|L3 Cache||9 MB||9 MB||9 MB||9 MB||9 MB||9 MB||9 MB|
|Integrated graphics||Intel UHD Graphics 630||Intel UHD Graphics 630||Intel UHD Graphics 630||Intel UHD Graphics 630||Intel UHD Graphics 630||Intel UHD Graphics 630||Intel UHD Graphics 630|
|Chart frequency||1.15 GHz||1.15 GHz||1.15 GHz||1.1 GHz||1.1 GHz||1.05 GHz||1.05 GHz|
|PCIe Lanes (CPU)||16||16||16||16||16||16||16|
|PCIe Lanes (Z370)||<24||<24||<24||<24||<24||<24||<24|
|TDP||95 W||65 W||35 W||65 W||35 W||65 W||36 W|
|Intel Core i5 Coffee Lake for Laptops|
|Core i5 8500B||Core i5 8400B||Core i5 8400H||Core i5 8300H||Core i5 8269U||Core i5 8259U|
|Cores and Threads||6/6||6/6||4/8||4/8||4/8||4/8|
|Base frequency||3 GHz||2.8 GHz||2.5 GHz||2.3 GHz||261 GHz||2.3 GHz|
|Turbo boost||4.1 GHz||4 GHz||4.2 GHz||4 GHz||4.2 GHz||3.8 GHz|
|L3 Cache||9 MB||9 MB||8 MB||8 MB||8 MB||8 MB|
|Integrated graphics||Intel UHD Graphics 630||Intel UHD Graphics 630||Intel UHD Graphics 630||Intel UHD Graphics 630||Iris Plus 655||Iris Plus 655|
|Chart frequency||1.10 GHz||1.05 GHz||1.10 GHz||1 GHz||1.10 GHz||1.05 GHz|
|TDP||65 W||65 W||45 W||45 W||28 W||28 W|
9th Gen Intel Core i5 CPU: A facelift without major changes
The 9th generation of Intel CPUs, Coffee Lake Refresh, was based on the same architecture as the previous one but with improvements in manufacturing and hardware mitigations against attacks such as Specter or Meltdown.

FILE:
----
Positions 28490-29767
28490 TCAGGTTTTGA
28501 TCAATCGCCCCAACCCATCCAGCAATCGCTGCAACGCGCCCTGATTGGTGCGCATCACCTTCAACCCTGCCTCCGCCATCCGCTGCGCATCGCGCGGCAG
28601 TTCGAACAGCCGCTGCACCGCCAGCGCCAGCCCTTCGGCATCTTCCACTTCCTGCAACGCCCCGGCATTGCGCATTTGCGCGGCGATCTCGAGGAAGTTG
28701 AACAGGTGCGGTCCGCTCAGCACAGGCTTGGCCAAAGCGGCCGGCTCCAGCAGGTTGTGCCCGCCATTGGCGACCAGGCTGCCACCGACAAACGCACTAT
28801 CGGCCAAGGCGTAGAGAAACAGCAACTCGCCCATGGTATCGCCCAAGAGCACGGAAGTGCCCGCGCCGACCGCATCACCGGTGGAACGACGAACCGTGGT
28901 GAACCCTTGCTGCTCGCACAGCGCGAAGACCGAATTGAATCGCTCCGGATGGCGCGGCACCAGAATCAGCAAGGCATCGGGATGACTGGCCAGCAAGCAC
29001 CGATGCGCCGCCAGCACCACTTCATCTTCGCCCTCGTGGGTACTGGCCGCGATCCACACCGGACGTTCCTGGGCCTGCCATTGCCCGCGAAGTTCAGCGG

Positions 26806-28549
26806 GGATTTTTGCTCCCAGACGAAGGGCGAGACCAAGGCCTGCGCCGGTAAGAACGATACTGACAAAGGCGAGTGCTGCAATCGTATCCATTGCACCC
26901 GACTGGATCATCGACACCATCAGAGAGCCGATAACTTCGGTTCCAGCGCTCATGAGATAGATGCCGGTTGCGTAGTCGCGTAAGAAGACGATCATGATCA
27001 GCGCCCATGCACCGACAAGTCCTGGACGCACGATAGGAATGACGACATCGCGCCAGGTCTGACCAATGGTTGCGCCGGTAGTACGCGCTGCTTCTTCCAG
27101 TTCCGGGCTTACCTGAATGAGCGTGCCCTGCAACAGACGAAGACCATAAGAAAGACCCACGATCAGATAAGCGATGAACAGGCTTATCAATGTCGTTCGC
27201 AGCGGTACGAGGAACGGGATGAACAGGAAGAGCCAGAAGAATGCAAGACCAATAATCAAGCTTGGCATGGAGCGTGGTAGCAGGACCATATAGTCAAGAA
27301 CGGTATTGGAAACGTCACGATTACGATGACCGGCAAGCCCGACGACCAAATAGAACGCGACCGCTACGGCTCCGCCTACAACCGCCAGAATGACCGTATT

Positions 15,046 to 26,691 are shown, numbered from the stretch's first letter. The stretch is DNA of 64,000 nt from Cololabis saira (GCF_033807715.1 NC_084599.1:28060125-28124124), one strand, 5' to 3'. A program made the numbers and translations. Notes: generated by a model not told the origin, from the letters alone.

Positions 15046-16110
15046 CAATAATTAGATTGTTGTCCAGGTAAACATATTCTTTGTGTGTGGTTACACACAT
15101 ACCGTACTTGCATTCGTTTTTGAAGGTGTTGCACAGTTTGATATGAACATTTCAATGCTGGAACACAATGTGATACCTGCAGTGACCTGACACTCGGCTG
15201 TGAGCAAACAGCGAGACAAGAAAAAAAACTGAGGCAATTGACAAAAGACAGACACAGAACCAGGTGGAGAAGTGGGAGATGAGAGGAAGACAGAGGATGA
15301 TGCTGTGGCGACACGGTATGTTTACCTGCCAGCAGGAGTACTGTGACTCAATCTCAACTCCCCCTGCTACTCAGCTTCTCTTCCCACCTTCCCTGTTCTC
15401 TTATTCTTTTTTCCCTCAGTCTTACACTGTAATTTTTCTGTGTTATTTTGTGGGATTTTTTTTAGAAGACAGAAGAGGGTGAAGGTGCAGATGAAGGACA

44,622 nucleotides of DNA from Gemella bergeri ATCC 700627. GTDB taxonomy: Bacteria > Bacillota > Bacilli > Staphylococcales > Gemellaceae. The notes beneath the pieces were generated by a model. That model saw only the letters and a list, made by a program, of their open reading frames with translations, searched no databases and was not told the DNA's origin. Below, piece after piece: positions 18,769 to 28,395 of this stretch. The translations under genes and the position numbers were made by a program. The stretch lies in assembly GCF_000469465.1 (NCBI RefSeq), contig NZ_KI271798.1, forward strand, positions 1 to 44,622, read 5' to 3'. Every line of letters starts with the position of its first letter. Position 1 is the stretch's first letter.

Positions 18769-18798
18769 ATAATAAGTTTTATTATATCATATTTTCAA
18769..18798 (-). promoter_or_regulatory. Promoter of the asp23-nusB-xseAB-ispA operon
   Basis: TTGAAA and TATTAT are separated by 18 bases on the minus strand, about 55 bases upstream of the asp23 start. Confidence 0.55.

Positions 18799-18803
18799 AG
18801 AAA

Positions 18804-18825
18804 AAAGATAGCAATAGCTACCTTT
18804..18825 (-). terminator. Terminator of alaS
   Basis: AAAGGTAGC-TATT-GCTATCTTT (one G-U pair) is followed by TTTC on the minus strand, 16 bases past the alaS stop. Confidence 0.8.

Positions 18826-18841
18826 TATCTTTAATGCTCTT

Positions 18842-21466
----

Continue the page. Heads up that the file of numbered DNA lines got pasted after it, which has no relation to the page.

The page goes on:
This generation represented important changes in the band of Intel Core i3 and Intel Core i7, in addition to including Intel Core i9 on the desktop for the first time. But for the i5 everything remained practically the same, except for the increases in frequencies that occurred, subtle in some cases (+ 100MHz of turbo for the i5-9400) and more notable in others (+ 300MHz of the 9600K compared to the 8600K).
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8th and 9th generation laptops
These two generations were also very present in laptops, a big change coming in the 8th: for the first time, the low-consumption i5s (finished in U) had 4 cores and 8 threads, just like the higher-performance versions. These made them great options for uses that already go beyond purely basic and office automation.
In this sense, a specific CPU stood out a lot, the Intel Core i5-8250U, with base frequencies of 1.6GHz and turbo of 3.4GHz. It is not exactly a powerful option, but it was present in very cheap laptops, and still, in the middle of 2020 it continued to be, 2 years later. It has probably been one of the best-selling notebook CPUs in history, and it is no wonder.
Current Intel Core i5 CPUs
The current line of Intel Core i5 processors is part of its 10th generation of CPUs, with Comet Lake architecture. This is an architecture that comes to squeeze even more Intel’s 14nm manufacturing process than the previous one,
These processors, unlike the previous ones, return Hyperthreading technology to the i5. In fact, the entire line of CPUs in this family has 6 cores and 12 threads. This amount makes them the company’s best option for gaming, combining future-proof performance with a good price.
That said, we leave you the complete line of current Intel Core i5 processors.